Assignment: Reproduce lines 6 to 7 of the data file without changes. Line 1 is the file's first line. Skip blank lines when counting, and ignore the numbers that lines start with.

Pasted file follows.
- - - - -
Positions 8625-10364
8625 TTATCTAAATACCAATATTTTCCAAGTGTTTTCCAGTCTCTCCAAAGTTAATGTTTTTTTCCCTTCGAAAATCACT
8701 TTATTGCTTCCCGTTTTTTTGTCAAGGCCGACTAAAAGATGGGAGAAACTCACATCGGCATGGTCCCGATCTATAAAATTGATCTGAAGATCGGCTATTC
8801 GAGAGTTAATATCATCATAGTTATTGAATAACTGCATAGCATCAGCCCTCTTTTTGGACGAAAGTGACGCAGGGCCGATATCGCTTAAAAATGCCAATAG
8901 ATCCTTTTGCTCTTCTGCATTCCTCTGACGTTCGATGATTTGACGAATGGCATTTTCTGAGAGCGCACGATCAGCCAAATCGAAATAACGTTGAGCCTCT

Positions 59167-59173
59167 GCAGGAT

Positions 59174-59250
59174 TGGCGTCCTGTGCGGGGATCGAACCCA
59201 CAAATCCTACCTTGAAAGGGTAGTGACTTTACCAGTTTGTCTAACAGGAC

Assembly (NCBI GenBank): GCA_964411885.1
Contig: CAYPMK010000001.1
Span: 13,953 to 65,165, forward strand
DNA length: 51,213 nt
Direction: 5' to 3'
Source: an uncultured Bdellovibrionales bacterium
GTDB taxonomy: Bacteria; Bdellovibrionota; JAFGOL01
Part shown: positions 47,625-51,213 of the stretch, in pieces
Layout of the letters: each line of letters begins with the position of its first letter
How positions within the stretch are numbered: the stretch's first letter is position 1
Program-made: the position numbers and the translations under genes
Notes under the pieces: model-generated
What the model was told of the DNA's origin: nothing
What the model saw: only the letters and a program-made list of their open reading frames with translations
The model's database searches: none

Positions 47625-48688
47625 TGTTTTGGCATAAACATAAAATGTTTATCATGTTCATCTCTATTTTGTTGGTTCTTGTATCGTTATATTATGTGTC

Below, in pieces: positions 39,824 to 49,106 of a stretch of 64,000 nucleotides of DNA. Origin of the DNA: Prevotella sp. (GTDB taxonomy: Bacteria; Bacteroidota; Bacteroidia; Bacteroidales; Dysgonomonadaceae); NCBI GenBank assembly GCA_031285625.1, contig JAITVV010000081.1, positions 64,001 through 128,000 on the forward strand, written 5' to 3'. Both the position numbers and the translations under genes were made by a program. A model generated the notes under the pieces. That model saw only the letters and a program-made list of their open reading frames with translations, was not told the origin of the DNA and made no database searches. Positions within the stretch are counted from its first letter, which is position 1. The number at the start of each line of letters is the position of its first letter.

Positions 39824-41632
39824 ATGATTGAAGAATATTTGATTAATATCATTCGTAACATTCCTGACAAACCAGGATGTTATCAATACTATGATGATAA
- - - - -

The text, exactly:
Positions 59167-59173
59167 GCAGGAT